The newest building near the Glen Rose square is also its oldest - and one with an apocryphal link to a presidential assassination.

The cabin, which sets just off the western side of the square, was once inhabited - or so the story goes - by a man named John St. Helen.

And St. Helen, according to a 101-year-old account, confessed on what he thought was his deathbed that he was really John Wilkes Booth, the man who historians say fatally shot Lincoln during a play at Ford’s Theater in 1865.

“It wasn’t until after he (St Helen) died that people here became aware of who he was - or pretended to be,” Dorothy Leach, the archivist for the Somervell County Historical Commission said recently in her courthouse office a short walk from the cabin. “At one time, it (the legend) was fairly common knowledge around here.”

Over the years, however, the story became as faded as the decades-old newspaper clippings in Leach’s files. With each passing year, it became more and more difficult to assess whether it contained even a morsel of truth.

The story surfaced more than 40 years after Lincoln’s death in “The Escape and Suicide of John Wilkes Booth,” a book written by a Granbury man named Finis L. Bates.

In the book, Bates recounts how a gravely ill St. Helen revealed his “true” identity and claimed responsibility for Lincoln’s assassination.

“I am dying,” St. Helen told Bates. “My name is John Wilkes Booth and I am the assassin of President Lincoln. He later said what he did “was done on my part with purely patriotic motives, believing…that the death of President Lincoln and the succession of Vice President Johnson, a Southern man, to the presidency, was the only hope for the protection of the South.”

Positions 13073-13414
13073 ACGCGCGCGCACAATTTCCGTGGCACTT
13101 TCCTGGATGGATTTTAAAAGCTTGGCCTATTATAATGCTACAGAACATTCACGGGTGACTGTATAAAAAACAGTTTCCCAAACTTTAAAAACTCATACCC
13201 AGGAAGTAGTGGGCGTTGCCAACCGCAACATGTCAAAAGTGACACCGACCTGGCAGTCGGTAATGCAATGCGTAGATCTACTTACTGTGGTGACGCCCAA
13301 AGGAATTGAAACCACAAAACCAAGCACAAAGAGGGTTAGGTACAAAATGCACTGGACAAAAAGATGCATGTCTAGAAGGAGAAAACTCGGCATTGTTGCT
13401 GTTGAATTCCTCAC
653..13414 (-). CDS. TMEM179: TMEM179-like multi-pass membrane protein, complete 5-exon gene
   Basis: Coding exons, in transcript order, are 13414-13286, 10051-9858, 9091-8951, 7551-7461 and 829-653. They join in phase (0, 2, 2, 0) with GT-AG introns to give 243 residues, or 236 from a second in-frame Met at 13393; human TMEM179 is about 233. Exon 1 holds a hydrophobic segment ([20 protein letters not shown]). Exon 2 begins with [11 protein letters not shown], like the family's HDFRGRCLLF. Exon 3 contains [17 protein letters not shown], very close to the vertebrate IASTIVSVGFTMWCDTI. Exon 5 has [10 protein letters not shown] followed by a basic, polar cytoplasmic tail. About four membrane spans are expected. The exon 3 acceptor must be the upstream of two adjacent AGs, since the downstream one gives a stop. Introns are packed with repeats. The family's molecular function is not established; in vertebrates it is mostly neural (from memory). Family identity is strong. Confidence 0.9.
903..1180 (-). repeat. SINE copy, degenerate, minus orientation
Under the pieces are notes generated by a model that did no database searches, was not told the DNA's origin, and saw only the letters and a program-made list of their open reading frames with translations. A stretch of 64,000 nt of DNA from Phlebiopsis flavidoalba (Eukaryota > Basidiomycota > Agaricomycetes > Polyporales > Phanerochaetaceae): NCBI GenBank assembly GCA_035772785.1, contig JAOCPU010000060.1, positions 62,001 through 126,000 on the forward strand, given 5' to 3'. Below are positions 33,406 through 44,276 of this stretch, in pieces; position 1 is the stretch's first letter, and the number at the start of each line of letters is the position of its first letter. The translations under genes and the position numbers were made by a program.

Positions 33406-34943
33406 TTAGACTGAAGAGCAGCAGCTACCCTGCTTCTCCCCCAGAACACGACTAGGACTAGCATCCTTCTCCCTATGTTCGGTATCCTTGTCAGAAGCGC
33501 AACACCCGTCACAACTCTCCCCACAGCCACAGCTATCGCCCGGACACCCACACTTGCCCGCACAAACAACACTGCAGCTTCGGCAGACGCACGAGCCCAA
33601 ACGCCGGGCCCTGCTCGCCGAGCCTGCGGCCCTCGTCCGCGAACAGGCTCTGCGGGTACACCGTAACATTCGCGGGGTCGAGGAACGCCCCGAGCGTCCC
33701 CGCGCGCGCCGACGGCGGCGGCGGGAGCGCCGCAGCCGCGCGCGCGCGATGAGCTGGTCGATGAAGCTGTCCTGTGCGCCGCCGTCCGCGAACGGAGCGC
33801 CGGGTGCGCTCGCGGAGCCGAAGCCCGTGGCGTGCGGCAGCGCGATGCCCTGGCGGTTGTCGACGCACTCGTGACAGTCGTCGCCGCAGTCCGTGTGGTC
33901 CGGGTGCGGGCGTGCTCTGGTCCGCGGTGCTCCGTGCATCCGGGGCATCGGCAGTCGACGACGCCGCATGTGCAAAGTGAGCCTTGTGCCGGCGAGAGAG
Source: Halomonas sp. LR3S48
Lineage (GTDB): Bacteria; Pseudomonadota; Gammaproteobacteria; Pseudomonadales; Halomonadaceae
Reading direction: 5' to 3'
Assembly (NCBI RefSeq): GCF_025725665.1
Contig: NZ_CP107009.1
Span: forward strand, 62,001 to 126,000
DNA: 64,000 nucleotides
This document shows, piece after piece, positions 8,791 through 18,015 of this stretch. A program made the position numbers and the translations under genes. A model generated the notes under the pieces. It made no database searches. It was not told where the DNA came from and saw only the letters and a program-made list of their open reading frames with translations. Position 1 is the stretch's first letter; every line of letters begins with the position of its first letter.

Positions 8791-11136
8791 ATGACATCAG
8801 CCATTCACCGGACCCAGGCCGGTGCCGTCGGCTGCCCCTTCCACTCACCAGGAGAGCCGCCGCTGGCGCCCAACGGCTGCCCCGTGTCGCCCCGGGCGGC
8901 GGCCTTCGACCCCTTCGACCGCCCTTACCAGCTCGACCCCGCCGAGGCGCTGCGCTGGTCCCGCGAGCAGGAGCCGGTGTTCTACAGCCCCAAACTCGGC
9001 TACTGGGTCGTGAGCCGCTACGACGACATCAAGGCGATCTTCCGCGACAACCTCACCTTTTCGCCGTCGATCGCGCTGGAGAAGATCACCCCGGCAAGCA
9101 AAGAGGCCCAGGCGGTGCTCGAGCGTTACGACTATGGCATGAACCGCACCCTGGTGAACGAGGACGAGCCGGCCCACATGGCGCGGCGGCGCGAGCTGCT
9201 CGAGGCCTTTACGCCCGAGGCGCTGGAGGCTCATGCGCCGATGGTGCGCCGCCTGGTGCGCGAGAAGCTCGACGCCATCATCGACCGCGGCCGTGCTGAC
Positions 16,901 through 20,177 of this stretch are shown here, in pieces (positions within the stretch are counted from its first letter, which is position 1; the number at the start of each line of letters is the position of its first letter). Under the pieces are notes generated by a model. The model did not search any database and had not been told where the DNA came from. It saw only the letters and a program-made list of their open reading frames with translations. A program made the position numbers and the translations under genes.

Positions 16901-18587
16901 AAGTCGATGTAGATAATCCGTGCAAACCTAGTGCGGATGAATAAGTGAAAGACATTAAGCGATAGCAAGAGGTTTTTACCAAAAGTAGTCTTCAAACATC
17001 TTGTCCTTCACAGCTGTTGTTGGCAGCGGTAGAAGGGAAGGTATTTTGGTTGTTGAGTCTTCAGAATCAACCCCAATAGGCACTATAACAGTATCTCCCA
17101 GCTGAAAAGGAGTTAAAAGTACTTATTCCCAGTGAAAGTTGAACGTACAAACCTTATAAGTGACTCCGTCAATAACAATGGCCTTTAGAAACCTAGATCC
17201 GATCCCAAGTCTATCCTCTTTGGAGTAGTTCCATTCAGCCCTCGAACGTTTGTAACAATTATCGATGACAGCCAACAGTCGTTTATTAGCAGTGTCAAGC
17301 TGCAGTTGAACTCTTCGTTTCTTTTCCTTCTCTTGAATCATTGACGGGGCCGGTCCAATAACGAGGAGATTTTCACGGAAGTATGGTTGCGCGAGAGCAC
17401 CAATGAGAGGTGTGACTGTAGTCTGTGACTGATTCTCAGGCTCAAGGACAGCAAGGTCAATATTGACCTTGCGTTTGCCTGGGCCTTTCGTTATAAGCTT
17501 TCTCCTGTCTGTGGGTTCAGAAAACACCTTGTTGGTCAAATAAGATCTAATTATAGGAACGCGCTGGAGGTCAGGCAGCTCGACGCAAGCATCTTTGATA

St. Helen, according to published accounts, moved from Glen Rose to Granbury to Enid, Okla., where he took his own life in 1903 - four years before Bates’ book was published.

St. Helen’s story has surfaced periodically since it was first told. And the Texas State Historical Survey Committee once considered mentioning the tale on a historical marker - even though, an official wrote in the 1970s, the yarn “leans to folklore.”

Copies of photographs in the Somervell historical commission’s files reveal a passable resemblance between Booth and St. Helen. And St. Helen, like Booth, a professional actor, had a theatrical streak.

“There sure were a lot of coincidences,” Leach says. “I can’t make my mind up about it.”

Then she asks the question people have been asking for more than a century: “How do you prove any of it?”

Historians say proving the story is not possible for the simple reason that it is not true.

Joseph Fornieri, a Lincoln scholar at the Rochester Institute of Technology in Rochester, N.Y., is familiar with the story, but says it is baseless.

“From what I know, it is a fraud - Booth was identified and executed,” Forniere said in an e-mail this week. “The leading scholar on the assassination is Edward Steer,” author of the book, “Blood on the Moon: The Assassination of Abraham Lincoln. “I’m aware of the story, but don’t buy it. Neither does Steers.”

Almost 150 years after the assassination, St. Helen’s old log cabin is now owned by Catherine Vaughn. Her family moved to Glen Rose in the late 1960s and purchased the land on which the cabin sat. Vaughn moved to Austin in the early 1990s to pursue a real estate career, then returned to Glen Rose in 2005.

“When we first bought the place, I wanted to fix it (the cabin) up,” she explained one morning over coffee. “But it never got done. When we moved back, I thought it was a good time.”

“Nobody had done anything with it for years and years and years,” she added. The mortar between the rough hewn logs had long ago fallen away. The roof was gone. But the cabin’s chimney was still standing - and only one of the original logs had to be replaced when the cabin was moved to its new location, she said.

Today, St. Helen’s cabin has a new metal roof and new mortar in gaps between the logs. It also has a new room added onto the back - and a real estate sign in the front yard.

But even Vaughn hasn’t been able to decide whether the legend about the cabin is fact or fiction.

“Not really,” she says, when asked if she believe the cabin once was home to a presidential assassin. “There is so much unknown out there. It could be, but maybe it’s not.”

Dan Malone teaches journalism at Tarleton State University. He can be reached at